"There's no question he's already proven his ability to play football. But the more they see him, they'll realize how good he really is," Toledo said. "There are no negatives with Matt Forté. Whoever ends up drafting him is going to be very happy for a long time."
Toledo has often said Forté is one of the best players he has coached in more than 30 years of college coaching. He said Forté reminds him most of former UCLA tailback DeShaun Foster, who was drafted 34th overall by the Carolina Panthers in 2002, only Forté is a little quicker and a better receiver.
"I find it hard to believe he could go beyond the second round," Toledo said.
Perhaps more important than any of his pre-draft exams will be Forté's time in the 40-yard dash at the combine. The 40 time is incredibly important for all draft prospects, but especially tailbacks. It's one of the things they specialize in at Perfect Competition, where Forté is training alongside a group of roughly 35 draft prospects, including Penn State linebacker Dan Connor and Arizona cornerback Antoine Cason.
The program was recommended by Forté's agent, Adisa Barker. Two years ago, another of Barker's clients, tailback Maurice Jones-Drew, had success with it. Forté said he also considered the program run by New Orleans native Tom Shaw in Orlando.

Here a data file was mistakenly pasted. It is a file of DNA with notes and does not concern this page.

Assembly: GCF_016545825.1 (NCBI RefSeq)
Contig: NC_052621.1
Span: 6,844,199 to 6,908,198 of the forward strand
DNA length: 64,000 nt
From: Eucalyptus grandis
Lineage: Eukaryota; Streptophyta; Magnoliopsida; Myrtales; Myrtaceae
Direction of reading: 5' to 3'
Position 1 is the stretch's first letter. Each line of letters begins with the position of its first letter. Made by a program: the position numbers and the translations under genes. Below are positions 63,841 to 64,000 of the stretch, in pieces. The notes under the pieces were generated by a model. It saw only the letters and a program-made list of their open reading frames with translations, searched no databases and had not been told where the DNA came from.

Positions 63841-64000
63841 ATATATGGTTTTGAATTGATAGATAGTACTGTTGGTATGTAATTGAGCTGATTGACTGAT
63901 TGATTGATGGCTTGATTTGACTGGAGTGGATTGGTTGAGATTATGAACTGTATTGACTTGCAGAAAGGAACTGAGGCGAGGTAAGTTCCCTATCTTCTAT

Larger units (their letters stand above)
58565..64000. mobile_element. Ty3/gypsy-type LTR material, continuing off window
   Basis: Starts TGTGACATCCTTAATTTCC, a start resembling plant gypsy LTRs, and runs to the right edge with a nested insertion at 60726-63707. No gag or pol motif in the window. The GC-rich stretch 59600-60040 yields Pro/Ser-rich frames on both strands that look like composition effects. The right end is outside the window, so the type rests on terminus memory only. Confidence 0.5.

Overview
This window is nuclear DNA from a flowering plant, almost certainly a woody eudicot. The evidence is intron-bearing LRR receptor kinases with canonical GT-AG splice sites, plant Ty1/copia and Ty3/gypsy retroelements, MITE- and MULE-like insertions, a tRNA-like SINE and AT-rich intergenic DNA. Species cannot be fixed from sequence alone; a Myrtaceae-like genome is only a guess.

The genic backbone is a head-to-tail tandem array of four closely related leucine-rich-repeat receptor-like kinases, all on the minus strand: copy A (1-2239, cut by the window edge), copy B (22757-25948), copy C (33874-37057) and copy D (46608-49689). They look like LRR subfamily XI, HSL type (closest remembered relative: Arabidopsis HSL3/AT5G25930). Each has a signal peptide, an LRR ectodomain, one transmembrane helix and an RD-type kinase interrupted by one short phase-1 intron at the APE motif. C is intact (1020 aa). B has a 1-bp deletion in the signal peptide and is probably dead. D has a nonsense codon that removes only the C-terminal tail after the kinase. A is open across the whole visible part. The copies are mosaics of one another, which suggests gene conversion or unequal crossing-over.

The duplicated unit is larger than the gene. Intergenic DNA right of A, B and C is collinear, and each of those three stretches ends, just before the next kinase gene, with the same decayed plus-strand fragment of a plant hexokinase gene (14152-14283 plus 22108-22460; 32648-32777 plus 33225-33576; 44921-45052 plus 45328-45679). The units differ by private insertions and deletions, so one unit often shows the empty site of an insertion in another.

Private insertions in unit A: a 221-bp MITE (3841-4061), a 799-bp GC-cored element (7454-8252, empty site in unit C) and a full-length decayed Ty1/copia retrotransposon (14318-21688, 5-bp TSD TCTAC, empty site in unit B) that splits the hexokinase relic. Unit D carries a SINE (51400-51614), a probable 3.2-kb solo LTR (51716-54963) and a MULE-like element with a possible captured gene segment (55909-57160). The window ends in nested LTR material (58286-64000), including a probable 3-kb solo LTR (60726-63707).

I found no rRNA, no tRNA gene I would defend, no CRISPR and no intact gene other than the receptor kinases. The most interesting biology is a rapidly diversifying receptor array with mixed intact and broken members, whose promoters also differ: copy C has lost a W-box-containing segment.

Like many other predraft development facilities, the trainers at Perfect Competition analyze each player's running stride and break down the 40-yard dash from the jump to the "fly zone," then work on technique and muscle development.
Forté said when he first got there, he had to "humble" himself with an initial run that measured around 4.6 seconds. But he hopes to run near the low 4.4s next month.
His trainer, Pete Bommarito, also did a full-body analysis to target Forté's strengths and weaknesses. Forté, who is 6 feet 1, plans to stay around 218 pounds. But he said Bommarito wants to get his body fat count down and maintain lean muscle mass.
"Honestly, what stands out about him is his genetics," Bommarito said. "He has such raw potential. He's an athletic freak. He's really responding to what we've done."
Forté works from about 7 a.m. until 4 or 5 p.m. Monday through Friday, followed by a half-day Saturday. The long days away from home have been difficult, since he has never spent this much time away from friends and family. But he said that's part of the process, too.
"It's all about working hard," Forté said. "You're gonna get out of it what you put into it."
. . . . . . .
Mike Triplett can be reached at firstname.lastname@example.org or (504) 826-3405.
|01-21-2008, 02:07 PM||#2|
Join Date: Aug 2004
Location: Wash DC
Like I've mentioned in other places, I really like this kids game. I'll take vision, patience, work ethic, with great size over straight line speed any day. It also looks like he will be available without wheeling and dealing picks away. So Denver can get the help it needs in other areas, and still get a really good back.